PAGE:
6.) Americans, or any foreigners living here, need to learn to laugh off the small irritating things. This includes not always having hot water, incessant catcalls and stares in the street, and general craziness and noise at all times. A lot of the students I think were unprepared for this, and maybe expected more. I'm not sure how I was able to let go and not care so easily so often. I was able to adapt and remember "When you travel, remember that a foreign country is not designed to make you comfortable. It is designed to make its own people comfortable." (Clifton Fadiman, stolen from Abe/Chris's blogs.) I also think my having been raised in a multicultural environment allowed me to adapt culturally and socially as well. I feel at ease with the extreme religiousness of my friends here, people's forwardness and honesty, and also their cuddly warmth and loudness. Egyptians remind me of Puerto Ricans a lot: they are always ready to laugh and celebrate something (preferably with noise, music, and food), they are incredibly welcoming and generous, and they are emotional and religious. Many of the American students complained about the homogenous environment here, claiming to be accustomed to America's melting pot. I feel that that was a liberal façade for their own intolerance; most of the program's students come from financially comfortable families in predominately white areas and go to predominately white private colleges. They have never lived or worked closely among true diversity. There was a lot of negativity from a good chunk of the program's students, but I just felt sorry for them, that they weren't able to benefit intellectually and emotionally from the experience as I was.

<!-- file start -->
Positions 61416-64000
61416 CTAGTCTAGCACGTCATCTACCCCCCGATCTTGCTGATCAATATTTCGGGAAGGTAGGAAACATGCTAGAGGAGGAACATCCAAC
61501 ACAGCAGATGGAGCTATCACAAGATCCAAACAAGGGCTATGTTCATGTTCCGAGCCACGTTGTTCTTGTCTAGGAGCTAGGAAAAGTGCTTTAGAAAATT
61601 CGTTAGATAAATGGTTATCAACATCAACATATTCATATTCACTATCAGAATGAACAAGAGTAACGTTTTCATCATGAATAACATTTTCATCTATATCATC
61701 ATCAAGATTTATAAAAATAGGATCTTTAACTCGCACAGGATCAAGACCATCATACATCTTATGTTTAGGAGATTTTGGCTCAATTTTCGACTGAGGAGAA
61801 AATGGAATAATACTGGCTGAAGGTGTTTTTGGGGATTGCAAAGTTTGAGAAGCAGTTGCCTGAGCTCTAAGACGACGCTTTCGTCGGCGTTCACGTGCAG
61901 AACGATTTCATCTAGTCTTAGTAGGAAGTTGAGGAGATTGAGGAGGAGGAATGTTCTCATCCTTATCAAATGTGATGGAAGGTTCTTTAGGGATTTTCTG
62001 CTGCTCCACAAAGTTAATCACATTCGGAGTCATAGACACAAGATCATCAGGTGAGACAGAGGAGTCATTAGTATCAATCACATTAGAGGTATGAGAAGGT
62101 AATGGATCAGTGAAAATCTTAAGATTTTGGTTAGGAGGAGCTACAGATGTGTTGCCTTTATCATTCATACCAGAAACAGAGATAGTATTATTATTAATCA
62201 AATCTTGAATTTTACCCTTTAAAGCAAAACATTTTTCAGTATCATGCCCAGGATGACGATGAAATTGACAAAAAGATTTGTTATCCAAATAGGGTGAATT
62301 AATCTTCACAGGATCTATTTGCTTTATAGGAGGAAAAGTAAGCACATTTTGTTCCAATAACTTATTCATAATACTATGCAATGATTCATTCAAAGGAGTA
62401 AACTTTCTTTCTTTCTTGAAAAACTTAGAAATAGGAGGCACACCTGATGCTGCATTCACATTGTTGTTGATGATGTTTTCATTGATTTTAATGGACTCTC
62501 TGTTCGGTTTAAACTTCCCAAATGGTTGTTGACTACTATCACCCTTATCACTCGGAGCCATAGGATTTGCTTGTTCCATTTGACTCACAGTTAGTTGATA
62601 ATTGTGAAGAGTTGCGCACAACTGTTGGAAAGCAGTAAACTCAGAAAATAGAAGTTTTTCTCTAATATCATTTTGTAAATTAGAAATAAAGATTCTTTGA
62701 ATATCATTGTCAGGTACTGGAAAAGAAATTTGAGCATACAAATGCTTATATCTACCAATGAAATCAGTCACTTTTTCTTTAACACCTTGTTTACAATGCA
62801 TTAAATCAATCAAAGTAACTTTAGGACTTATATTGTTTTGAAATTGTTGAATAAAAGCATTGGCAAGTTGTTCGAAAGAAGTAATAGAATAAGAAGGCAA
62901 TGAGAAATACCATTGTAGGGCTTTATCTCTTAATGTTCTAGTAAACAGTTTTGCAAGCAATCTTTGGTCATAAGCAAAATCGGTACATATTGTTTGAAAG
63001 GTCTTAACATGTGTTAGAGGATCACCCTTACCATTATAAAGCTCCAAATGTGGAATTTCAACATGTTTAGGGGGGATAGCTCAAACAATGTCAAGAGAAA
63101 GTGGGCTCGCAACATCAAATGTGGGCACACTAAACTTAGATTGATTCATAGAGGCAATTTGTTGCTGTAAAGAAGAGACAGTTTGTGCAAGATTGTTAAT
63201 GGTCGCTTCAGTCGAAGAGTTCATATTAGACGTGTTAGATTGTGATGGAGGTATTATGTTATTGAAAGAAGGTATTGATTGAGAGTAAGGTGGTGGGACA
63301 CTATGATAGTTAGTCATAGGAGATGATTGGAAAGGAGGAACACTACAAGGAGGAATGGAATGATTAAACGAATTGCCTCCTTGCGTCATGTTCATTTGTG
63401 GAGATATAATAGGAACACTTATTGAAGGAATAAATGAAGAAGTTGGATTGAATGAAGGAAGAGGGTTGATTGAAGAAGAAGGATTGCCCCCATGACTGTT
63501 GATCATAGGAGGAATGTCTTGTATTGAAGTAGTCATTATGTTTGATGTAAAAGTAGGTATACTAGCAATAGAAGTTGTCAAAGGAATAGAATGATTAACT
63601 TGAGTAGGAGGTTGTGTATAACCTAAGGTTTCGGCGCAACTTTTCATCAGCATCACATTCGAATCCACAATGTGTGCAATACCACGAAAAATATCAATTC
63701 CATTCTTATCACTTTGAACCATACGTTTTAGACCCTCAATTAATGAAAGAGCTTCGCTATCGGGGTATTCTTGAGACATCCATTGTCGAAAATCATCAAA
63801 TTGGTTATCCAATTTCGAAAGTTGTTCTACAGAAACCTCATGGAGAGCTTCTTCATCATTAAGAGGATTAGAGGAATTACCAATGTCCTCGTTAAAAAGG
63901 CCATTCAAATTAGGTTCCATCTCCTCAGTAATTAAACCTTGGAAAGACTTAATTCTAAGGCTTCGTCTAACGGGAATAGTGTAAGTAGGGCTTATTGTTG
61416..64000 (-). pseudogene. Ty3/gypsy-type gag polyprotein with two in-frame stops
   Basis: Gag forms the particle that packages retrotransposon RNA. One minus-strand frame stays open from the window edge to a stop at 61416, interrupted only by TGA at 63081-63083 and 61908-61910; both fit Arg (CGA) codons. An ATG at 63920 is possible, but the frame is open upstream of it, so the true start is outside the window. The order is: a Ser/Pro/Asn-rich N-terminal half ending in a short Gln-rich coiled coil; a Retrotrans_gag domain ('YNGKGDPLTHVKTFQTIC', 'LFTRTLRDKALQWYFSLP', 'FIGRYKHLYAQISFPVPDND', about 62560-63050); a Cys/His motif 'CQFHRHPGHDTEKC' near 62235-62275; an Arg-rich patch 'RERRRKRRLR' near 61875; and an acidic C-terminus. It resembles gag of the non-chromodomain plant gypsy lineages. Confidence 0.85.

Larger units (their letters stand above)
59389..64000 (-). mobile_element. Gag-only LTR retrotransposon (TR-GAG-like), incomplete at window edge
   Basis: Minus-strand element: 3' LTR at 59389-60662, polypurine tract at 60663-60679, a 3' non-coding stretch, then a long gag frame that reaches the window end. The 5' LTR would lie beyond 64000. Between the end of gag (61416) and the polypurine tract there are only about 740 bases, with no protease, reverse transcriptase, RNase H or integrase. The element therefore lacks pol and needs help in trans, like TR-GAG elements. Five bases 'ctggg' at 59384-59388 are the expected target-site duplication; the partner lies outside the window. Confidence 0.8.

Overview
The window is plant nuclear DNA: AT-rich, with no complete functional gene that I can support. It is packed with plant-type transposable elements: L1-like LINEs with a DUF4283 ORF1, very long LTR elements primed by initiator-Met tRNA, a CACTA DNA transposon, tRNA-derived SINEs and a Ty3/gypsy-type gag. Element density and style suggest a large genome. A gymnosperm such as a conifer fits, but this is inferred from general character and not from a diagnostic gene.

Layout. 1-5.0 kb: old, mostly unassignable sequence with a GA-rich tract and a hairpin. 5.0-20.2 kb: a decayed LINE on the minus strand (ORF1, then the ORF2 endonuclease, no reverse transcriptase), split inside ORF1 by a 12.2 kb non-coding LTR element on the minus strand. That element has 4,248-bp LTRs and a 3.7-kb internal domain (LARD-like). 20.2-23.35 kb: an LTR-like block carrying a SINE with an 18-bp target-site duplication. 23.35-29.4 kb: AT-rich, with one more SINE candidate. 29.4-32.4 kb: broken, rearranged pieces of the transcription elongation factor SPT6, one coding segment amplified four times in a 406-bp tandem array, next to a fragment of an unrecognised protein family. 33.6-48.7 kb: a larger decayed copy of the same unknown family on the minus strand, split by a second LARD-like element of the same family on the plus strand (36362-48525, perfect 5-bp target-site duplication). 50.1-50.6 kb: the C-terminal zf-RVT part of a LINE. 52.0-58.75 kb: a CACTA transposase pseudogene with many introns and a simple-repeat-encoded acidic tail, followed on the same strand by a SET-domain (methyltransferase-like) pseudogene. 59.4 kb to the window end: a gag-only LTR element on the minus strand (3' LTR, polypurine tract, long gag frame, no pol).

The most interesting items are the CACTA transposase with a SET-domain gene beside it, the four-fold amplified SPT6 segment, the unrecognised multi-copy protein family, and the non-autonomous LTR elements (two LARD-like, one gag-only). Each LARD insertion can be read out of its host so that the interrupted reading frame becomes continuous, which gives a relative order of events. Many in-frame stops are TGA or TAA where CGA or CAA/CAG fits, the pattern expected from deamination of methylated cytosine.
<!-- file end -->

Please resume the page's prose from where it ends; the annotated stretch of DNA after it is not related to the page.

I do hope that was somewhat coherent and beneficial (my English has been lacking of late.) I have so much more to share with you upon my return. Until then, I'll be hurrying around Egypt to immerse myself in it as much as possible. The other night, I went to a Christmas carol performance in a stunning Coptic church with my professor. I've been spending lots of time with friends here in Alex, going to all my favorite places and laughing with my Egyptian roomies. Also, I am now bringing home a fish (if she makes it past customs), as my peachy roommate Reham thought this was a good idea for a good-bye present. Egyptians have funny thought processes. I get more emotional by the day about leaving here, but with that grows my determination to return. I am also comforted by the fact that I have such wonderful friends and family waiting for me at home.
Los quiero todo un montón,
Some of my best (American) girlfriends and me at the talent show.